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Biden assures Ukraine’s Zelensky US will ‘respond swiftly’ if Russia attacks

US Rep. Ilhan Omar (D-MN) (L) talks with Speaker of the House Nancy Pelosi (D-CA) during a rally with fellow Democrats before voting on H.R. 1, or the People Act, on the East Steps of the US Capitol on March 08, 2019 in Washington, DC. (AFP photo)
Service members take part in military exercises held by the armed forces of Russia and Belarus at the Gozhsky training ground in the Grodno region, Belarus, February 12, 2022. (Photo by Reuters)

President Joe Biden has assured his Ukrainian counterpart, Volodymyr Zelensky, that the United States would respond “swiftly and decisively” to a Russian invasion of the former Soviet state.

Biden spoke to Zelensky on the phone on Sunday a day after his hour-long call with Russian President Vladimir Putin failed to produce a breakthrough in what US officials say is a rapidly deteriorating crisis.

"President Biden made clear that the United States would respond swiftly and decisively, together with its allies and partners, to any further Russian aggression against Ukraine,” according to the White House readout.

“The two leaders agreed on the importance of continuing to pursue diplomacy and deterrence in response to Russia's military build-up on Ukraine's borders," it said.

A senior Ukrainian official with knowledge of the conversation told CNN that Zelensky renewed his calls for Washington to provide greater military and financial support to Ukraine and invited Biden to visit Kiev as soon as possible.

“I’m convinced that your arrival in Kiev in the coming days, which are crucial for stabilizing the situation, will be a powerful signal and contribute to de-escalation,” the presidential office quoted Zelenskyy as saying in a statement.

Zelensky also emphasized to Biden the need for a significant financial package for Ukraine, said the official.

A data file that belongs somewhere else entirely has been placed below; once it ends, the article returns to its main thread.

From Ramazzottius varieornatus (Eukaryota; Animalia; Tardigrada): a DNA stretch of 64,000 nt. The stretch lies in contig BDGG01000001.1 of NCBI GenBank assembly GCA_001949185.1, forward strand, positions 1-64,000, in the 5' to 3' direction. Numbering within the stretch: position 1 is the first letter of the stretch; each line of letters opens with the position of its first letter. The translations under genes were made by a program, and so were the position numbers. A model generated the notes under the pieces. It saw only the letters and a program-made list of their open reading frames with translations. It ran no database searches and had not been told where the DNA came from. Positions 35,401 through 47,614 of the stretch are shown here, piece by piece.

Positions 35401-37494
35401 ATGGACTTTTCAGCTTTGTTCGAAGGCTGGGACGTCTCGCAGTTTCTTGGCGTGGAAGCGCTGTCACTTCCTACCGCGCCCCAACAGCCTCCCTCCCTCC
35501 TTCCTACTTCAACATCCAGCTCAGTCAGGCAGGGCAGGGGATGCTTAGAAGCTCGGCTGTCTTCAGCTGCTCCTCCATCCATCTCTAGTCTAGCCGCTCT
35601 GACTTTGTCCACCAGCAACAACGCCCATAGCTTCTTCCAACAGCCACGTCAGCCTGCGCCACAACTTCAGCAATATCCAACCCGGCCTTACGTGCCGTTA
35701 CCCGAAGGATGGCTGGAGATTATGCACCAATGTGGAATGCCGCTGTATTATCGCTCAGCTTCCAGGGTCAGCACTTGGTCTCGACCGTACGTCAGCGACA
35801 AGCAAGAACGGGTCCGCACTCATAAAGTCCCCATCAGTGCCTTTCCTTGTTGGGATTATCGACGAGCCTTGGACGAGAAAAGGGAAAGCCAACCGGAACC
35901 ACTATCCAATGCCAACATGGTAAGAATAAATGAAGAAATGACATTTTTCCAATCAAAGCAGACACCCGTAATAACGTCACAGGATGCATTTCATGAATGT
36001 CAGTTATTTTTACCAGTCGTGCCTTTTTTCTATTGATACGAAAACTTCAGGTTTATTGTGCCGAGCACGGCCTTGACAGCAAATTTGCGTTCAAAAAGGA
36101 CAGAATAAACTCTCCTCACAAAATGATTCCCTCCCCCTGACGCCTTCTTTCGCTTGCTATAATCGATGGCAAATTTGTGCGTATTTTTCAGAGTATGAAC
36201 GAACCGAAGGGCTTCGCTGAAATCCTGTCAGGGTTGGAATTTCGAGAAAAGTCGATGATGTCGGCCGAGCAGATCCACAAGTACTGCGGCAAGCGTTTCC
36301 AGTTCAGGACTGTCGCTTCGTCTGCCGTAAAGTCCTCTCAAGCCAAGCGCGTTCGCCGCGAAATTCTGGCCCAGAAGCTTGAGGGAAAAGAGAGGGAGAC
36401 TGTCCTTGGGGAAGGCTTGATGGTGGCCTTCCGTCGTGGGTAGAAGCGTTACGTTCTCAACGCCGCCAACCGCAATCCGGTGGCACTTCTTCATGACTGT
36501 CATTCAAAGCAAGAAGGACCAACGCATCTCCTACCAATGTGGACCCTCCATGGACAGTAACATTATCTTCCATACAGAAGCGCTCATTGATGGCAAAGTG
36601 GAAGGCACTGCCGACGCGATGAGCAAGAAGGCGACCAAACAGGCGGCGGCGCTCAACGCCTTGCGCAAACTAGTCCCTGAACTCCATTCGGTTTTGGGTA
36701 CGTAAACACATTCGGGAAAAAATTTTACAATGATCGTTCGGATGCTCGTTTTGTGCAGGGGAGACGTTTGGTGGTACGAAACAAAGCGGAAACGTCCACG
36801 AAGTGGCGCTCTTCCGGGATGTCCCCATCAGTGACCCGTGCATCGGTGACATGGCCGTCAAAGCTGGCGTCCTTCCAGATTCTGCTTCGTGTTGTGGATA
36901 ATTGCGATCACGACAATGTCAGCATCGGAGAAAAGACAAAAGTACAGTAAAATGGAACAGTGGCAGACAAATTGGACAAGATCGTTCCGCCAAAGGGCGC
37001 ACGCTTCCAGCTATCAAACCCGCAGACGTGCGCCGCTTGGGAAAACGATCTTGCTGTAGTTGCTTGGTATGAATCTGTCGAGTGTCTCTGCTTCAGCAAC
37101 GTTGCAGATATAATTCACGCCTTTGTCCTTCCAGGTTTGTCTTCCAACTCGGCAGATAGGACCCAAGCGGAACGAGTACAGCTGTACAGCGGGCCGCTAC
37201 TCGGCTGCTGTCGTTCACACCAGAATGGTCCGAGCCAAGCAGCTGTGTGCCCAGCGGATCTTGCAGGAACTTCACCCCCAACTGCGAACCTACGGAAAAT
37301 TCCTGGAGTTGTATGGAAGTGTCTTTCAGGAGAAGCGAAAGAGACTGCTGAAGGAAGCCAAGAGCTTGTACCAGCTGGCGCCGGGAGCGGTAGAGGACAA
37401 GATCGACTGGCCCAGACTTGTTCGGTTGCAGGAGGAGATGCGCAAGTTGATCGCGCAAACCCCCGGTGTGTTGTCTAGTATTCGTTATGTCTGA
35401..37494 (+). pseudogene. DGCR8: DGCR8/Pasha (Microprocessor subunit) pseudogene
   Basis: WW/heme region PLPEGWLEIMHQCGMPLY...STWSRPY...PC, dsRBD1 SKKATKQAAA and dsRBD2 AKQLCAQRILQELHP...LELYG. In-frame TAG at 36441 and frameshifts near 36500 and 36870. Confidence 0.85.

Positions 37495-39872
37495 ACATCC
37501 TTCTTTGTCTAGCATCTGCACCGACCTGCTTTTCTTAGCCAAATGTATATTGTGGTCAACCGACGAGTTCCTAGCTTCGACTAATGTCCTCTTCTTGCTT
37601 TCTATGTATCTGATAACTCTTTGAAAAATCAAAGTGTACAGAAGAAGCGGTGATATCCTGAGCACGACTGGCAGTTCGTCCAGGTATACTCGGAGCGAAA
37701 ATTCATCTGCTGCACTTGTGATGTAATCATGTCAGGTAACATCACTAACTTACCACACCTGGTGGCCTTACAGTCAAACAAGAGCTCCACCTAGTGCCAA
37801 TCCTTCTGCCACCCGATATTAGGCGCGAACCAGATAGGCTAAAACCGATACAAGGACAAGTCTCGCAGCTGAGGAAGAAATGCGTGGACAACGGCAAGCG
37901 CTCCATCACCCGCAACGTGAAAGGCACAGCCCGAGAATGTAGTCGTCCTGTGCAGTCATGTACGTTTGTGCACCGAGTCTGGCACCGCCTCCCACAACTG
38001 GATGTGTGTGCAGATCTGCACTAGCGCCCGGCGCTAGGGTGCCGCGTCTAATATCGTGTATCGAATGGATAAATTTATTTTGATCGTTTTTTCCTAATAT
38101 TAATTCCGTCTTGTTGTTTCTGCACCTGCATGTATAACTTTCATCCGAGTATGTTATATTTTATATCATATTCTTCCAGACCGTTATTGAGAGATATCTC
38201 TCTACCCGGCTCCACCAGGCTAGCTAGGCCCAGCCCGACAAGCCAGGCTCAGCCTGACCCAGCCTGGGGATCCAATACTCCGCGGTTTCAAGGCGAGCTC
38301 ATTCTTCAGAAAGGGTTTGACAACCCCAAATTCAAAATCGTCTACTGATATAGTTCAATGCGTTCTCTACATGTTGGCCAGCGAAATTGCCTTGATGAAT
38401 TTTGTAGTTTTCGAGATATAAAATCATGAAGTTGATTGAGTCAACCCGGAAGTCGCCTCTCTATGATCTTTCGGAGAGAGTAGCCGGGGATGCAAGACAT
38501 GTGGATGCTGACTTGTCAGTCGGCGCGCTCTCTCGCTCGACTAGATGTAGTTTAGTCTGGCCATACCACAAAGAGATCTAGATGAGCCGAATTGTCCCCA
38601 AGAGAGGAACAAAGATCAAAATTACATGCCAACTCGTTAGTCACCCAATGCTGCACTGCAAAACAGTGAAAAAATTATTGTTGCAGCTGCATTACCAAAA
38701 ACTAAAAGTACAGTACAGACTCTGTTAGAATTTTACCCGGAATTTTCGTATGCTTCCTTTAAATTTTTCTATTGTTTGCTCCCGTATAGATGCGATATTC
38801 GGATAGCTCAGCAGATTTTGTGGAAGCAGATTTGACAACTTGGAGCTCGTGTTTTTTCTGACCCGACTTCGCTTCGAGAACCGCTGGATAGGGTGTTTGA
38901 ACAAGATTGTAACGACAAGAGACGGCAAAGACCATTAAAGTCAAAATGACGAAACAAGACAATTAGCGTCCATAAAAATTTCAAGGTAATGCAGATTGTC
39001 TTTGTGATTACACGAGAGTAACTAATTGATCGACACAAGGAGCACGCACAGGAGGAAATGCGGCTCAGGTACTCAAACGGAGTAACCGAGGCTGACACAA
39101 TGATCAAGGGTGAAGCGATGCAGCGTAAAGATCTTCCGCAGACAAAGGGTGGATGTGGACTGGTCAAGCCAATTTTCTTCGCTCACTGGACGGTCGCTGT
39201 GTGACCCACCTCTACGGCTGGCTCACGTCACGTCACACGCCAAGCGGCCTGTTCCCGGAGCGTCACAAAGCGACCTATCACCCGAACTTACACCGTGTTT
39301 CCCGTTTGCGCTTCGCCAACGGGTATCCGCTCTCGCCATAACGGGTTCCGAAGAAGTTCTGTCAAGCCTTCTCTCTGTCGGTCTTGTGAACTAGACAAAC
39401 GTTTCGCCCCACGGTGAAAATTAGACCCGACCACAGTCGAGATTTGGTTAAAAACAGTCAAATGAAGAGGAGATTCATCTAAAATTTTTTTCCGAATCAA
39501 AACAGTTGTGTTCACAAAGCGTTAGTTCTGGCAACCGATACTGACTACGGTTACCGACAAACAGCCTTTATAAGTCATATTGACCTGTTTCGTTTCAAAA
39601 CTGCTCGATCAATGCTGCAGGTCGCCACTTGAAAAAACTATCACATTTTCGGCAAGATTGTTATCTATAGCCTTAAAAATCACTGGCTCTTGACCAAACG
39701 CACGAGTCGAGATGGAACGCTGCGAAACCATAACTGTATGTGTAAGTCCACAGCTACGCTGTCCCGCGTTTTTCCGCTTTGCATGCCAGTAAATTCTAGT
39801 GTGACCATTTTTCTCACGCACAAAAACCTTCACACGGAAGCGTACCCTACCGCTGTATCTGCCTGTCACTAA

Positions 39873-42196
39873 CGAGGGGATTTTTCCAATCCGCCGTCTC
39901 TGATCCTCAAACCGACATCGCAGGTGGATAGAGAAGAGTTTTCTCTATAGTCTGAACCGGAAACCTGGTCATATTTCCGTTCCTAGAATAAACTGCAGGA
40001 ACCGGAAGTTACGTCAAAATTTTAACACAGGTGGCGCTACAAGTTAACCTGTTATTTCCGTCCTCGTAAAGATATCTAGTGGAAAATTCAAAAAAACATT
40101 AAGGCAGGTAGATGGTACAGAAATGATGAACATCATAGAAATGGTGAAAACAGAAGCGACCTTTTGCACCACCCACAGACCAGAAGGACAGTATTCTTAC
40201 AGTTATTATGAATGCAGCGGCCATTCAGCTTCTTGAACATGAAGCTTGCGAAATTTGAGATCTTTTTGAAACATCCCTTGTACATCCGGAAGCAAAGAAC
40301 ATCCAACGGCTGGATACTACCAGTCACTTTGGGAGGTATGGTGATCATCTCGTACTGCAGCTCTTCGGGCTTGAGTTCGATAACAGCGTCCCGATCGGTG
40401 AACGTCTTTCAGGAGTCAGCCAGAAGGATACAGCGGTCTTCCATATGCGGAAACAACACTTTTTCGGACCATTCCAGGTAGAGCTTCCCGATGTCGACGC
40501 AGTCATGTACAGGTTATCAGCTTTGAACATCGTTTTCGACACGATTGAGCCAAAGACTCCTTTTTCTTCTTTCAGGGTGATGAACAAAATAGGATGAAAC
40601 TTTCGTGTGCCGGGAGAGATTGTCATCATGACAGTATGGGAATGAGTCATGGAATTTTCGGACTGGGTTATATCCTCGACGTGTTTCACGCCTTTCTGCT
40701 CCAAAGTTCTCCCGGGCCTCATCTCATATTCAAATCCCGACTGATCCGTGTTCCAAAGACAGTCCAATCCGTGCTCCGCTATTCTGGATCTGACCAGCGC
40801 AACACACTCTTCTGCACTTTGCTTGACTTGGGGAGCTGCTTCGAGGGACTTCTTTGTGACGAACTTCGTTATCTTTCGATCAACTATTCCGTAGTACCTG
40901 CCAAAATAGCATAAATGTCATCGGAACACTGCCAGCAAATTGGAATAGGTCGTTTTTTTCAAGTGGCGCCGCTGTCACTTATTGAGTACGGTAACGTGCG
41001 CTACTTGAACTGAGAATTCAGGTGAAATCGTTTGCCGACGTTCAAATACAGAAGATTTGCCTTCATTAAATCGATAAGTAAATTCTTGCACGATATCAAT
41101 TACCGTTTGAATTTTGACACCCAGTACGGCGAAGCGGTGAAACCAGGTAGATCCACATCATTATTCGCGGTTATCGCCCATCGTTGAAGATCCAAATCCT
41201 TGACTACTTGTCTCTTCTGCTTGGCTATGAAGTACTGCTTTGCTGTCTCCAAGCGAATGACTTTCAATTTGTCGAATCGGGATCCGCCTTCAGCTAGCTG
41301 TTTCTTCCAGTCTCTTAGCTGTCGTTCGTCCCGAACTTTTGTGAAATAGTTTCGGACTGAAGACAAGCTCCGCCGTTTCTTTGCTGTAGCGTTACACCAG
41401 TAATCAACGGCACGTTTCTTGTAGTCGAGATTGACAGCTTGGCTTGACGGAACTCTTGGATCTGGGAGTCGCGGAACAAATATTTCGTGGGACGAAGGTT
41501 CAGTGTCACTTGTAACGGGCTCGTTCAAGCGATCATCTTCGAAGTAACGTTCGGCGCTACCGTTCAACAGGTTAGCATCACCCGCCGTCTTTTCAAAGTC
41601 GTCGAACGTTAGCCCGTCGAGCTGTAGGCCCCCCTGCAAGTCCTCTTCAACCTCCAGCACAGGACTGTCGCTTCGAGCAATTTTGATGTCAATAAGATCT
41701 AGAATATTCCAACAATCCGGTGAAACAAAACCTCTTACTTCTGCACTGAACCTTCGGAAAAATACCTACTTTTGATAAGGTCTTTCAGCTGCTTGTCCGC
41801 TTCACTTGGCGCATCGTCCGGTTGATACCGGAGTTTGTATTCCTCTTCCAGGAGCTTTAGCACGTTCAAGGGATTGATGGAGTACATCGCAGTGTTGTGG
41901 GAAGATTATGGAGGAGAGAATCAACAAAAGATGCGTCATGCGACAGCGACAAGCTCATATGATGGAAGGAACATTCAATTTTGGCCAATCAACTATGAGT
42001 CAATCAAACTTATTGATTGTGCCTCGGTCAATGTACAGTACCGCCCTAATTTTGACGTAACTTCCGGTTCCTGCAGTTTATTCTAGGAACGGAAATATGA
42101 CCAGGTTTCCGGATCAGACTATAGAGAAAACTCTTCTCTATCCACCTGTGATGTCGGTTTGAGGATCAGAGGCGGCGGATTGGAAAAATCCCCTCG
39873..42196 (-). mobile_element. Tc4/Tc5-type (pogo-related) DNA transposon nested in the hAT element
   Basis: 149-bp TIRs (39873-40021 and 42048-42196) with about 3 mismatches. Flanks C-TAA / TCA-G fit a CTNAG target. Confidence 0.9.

The phone call came amid US warnings that a Russian invasion of Ukraine could be imminent. The Ukrainian president, however, has played down fears of an imminent attack and expressed frustration with increasingly dire assessments from the US and NATO.

Earlier, National Security Advisor Jake Sullivan told CBS News that there has been a “dramatic acceleration” in the buildup of Russian forces along the border with Ukraine and that they “could launch a military action, essentially at any time.”

“We also are watching very carefully for the possibility that there is a pretext or a false flag operation to kick off the Russian action in which Russian intelligence services conduct some kind of attack on Russian proxy forces in eastern Ukraine or on Russian citizens, and then blame it on the Ukrainians,” Sullivan said.

US officials estimate that Russia has amassed around 100,000 on the Ukrainian border, with thousands added this week, in preparation for an invasion.

Russia says it is not planning a military attack, and that the buildup is in response to NATO expansion in Eastern Europe, which it sees as a threat to its security.

The United States has rejected a series of security proposals that Russia has put forth in an attempt to resolve the conflict, including a demand that Ukraine not be allowed to join NATO.

Ukrainian Defense Minister Oleksii Reznikov said on Twitter that Kiev had so far received almost 1,500 tonnes of ammunition from allies delivered on 17 flights, including about 180 tonnes from the United States.





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